15-Year-Old Puts Cancer Industry To Shame: Develops 100 percentage Accurate Cancer Test

One of the best Thomas Edison’s sayings is “Genius is one percent inspiration and ninety-nine percent perspiration.” He has lived this quote every day while he was creating the light bulb. Thomas Edison has undergone a lot: he has created his own hand blown glass bulbs, he has examined about 3,000 different theories of creating an element that would reduce the amount of electrical power needed to power a light bulb, and he has even tested above 6,000 types of filament to prolong the life of the light bulb for more than a few hours. In 1880, he created a bulb of 16 watts that could burn for 1500 hours.

We have to admit, not all people have that kind of motivation and determination to hold to some idea that we know it will work, even though the results we get for so many times are bad and unsatisfying. But those people are exactly the ones that carve the path into the future.

Another person who is living this famous quote of Edison’s is Jack Andraka from Crownsville, Maryland. Jack is a boy that is only fifteen years old and has experienced a rough period in his life that actually gave him the motivation to persist. Namely, he has watched a dear friend of his family, who was almost like an uncle to him, like a real family, die of pancreatic cancer.

However, Jack did not think of that as simply a fact of life, but he chose to become proactive. He has seen that a considerable part of the problem was a lack of tests and examination that will detect the disease in its early phase. That is why he decided to invent it himself and make a test that will detect cancer in its earliest stages.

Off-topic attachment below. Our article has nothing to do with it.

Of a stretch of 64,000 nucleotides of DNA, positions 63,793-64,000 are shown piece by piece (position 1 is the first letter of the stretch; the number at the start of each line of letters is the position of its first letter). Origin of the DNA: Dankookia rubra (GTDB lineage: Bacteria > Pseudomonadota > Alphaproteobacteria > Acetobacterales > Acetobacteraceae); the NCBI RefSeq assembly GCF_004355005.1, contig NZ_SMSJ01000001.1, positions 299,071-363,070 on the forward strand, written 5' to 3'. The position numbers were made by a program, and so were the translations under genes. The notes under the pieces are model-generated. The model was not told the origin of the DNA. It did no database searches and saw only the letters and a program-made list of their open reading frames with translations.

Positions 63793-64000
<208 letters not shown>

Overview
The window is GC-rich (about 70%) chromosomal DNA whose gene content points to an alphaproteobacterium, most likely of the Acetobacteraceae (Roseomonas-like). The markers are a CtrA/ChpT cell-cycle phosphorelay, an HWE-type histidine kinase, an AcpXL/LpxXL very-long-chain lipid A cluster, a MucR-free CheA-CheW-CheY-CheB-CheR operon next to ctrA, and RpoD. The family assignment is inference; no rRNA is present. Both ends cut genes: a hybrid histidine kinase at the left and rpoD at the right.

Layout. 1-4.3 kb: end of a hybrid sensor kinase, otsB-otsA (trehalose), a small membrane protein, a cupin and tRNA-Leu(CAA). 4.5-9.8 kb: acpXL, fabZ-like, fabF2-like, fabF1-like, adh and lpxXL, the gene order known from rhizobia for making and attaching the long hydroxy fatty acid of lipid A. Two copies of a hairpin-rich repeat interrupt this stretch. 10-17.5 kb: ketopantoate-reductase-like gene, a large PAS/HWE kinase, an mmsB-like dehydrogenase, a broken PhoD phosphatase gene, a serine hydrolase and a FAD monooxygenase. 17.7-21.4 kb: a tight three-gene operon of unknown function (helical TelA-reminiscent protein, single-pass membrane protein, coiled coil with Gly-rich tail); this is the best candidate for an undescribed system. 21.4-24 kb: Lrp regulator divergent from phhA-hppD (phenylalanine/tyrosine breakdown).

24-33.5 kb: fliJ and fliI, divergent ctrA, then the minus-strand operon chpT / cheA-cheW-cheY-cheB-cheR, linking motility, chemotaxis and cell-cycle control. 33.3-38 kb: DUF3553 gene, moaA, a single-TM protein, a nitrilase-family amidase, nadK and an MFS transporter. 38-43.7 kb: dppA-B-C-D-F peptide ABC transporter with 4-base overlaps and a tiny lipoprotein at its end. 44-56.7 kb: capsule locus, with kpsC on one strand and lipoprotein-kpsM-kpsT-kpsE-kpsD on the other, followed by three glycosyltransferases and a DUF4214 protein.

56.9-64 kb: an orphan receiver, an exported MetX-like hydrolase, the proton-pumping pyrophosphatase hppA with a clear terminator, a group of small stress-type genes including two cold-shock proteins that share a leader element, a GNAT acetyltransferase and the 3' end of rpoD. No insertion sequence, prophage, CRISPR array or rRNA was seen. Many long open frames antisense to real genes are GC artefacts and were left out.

Pancreatic cancer is the fourth leading reason of cancer death, and it has been recorded to take about 34,000 lives every year. One of the reasons for the great rate of death cases is the fact that this disease is usually only detected late in its progression and has an unbelievably low survival rate after it is being diagnosed.

The testing methods for detecting pancreatic cancer that are used currently are sixty years old, they cost about 800 dollars and miss about 30 percent of all cases of pancreatic cancer.

This test developed by Jack is:

• 26,000 times cheaper
• 168 times faster
• and 400 times more responsive than the current method of detection

his basic and primary tools for doing the research before creating the test were Google and Wikipedia, online resources that are available to literally anyone on the planet that has and uses the Internet.

Guess what is the price of this test? It is three cents.

This test takes only five minutes, and its accuracy rate is hundred percent, unlike the standard one, that is sixty years old, costs about 800 dollars and has only 70 percent accuracy rate.


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